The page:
Theatre ticket prices have got “completely out of hand” in both the commercial and the subsidised sectors, Robert Icke has claimed.
The director said the West End was often blamed for the rising cost of going to the theatre, but that he was fearful of the number of people who were excluded by prices at publicly funded venues.
Speaking on BBC Radio 4’s Front Row, Icke said: “I feel like the ticket prices have been allowed to get completely out of hand. One of the arguments for subsidy, when it was initiated, was not to enable the artists, but to enable the audiences. It was about saying, if you couldn’t afford to come and see my amazing company of actors at cost, then the subsidy is there to give you access to things that you otherwise might not have access to.”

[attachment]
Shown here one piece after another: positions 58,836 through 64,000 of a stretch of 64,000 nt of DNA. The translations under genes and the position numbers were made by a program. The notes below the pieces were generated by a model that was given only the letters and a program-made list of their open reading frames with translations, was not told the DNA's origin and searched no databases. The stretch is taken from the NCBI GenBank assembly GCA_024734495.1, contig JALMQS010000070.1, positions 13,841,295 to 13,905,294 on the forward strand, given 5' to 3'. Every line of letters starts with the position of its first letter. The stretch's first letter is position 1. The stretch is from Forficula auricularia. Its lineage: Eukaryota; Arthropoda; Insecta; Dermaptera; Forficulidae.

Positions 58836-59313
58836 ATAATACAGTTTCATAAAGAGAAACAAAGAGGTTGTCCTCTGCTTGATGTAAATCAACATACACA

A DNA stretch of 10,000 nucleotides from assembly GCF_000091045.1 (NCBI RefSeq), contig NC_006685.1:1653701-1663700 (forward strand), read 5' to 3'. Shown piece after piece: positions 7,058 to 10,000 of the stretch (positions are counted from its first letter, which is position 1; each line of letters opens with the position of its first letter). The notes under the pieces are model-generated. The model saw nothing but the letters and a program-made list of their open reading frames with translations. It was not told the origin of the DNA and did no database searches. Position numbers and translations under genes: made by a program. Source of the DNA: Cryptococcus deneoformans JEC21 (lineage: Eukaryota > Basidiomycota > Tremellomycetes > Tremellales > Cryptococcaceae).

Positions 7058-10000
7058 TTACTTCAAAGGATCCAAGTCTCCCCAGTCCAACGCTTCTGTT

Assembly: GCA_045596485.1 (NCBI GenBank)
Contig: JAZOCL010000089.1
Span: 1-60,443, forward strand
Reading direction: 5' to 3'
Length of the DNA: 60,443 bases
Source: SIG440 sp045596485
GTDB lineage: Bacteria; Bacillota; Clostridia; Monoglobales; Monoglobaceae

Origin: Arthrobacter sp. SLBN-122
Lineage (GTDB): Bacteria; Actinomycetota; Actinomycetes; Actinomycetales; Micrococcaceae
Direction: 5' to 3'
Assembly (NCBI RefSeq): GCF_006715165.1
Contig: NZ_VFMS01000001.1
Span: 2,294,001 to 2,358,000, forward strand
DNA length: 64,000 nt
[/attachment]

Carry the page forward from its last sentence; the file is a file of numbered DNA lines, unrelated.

“I guess I feel like that is shifting in some ways to become about the artists. The subsidised argument is becoming, ‘the subsidy is there to enable us as the artists to make what we want to make or express ourselves’,” he added.
Icke was speaking as his latest play opened at London’s Almeida Theatre, where he has acted as associate director for the past six years. The Doctor, an adaptation of Arthur Schnitzler’s Professor Bernhardi, is his final production in the role.
Icke said that in the 10 years he had been working in theatre, his fears about audience accessibility to the art form had grown.
He said he understood the argument for public funding being artist-focused, but added: “At the same time, when the ticket prices are such that it excludes a whole load of people who live in this city, a majority who live in the city, I feel really frightened about it. Whatever you’re saying on stage, the real entry point to discussion is the price of a ticket.”